Has the Club newsletter had its day? Do you struggle to find an editor for your club publications? Is there a better model for publishing today with the advent of web 2.0 tools? Should those who are prepared to receive a digital newsletter receive a membership discount?
The typical Club newsletter is published monthly or quarterly and contains articles contributed by a small number of writers and edited by the Editor or perhaps a small editorial panel. Usually the Editor has struggled to get sufficient articles by the deadline and has probably had to personally seek new contributors and “hound” those who have promised regular contributions. Quality articles rarely arrive on the editor’s desk without some begging or “arm twisting” having occurred.
The production and distribution of the Club newsletter can be both labour intensive and expensive, especially if it has to be posted to a few hundred members. More progressive Clubs will have already diversified and will be encouraging members to opt to receive their newsletter by email as a pdf. Some clubs only have their newsletter for download from the Club website, usually from a members-only section, but if they could see the promotional value of the newsletter, it would be there for anyone to download.
Producing a pdf is the first, but most important stage of going digital. It reveals a commitment to part with tradition at the cost of losing a few die-hards who want to live in the past. If you really want a quick transition from paper to digital, discount the membership fee, by an amount which reflects the cost savings, for those who are prepared to download their copies of the newsletter. The real costs include postage, envelopes, database maintenance, printing, collating, “stuffing”, sorting by postcode and posting.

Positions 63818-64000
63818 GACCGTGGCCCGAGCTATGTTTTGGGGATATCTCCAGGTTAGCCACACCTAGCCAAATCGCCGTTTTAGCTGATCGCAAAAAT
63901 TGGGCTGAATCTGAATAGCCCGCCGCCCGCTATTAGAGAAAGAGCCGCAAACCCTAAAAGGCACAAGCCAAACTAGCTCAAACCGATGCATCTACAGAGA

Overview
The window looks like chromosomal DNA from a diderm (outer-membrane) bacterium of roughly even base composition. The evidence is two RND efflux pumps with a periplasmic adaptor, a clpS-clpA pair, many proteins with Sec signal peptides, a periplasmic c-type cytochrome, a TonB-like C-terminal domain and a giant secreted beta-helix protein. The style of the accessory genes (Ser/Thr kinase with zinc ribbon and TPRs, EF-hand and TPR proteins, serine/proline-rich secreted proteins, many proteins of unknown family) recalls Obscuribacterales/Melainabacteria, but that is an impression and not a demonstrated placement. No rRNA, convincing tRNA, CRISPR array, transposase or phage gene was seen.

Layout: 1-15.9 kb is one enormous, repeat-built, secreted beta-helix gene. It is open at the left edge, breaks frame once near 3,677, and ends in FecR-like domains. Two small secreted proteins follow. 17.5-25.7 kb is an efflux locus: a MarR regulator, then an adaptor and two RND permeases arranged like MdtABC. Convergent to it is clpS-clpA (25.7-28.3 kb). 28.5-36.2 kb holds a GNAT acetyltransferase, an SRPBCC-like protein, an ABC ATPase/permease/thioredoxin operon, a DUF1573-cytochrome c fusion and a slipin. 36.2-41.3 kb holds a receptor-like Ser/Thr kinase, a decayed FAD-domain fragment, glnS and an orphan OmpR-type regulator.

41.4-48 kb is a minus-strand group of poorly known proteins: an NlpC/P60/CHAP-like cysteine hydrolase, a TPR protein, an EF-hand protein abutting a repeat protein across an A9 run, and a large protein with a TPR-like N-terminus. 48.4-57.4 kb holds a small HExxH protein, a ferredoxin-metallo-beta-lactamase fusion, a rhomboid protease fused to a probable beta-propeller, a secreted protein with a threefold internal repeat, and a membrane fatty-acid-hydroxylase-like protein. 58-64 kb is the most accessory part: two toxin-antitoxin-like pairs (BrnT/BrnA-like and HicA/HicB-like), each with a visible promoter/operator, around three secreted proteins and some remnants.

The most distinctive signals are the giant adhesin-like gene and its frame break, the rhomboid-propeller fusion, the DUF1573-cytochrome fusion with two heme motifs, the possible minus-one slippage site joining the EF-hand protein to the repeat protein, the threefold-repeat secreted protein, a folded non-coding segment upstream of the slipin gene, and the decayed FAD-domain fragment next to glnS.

Of course web 2.0 tools are designed to be interactive and collaborative, perfect for the job of efficiently editing a newsletter. Even better, with the correct selection of the web tool, you can facilitate concurrent editing of contributions by the panel or if you are really adventuresome, open up the process to anyone in the Club to both contribute and edit. They can edit as little as they want or as much, knowing that the “real” Editor can reverse any changes made if needed, reverting to any previous version with a click of a button.
The other benefit is that the process is transparent, so that members can see how the current edition is progressing and contribute if they feel or see a need. The final version has only been published when the Editor digitally locks the pages and exports the finished file as a pdf.
Suitable tools for this publication model include wikis, online documents with user-contributed content that can be edited by any authorised person, Google docs shared in the Cloud and even some versions of Adobe Acrobat. All of these alternatives avoid the need to sequentially pass a partially edited document from one person to another.
Of course if you are going to fully benefit from web 2.0 tools, why convert your publication into a pdf at all, just leave your wiki online with the finished pages locked and an invitation to everyone to start on the next edition.
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This article by Bush Walker is licensed under a Creative Commons Attribution-NonCommercial-ShareAlike 3.0 Unported License.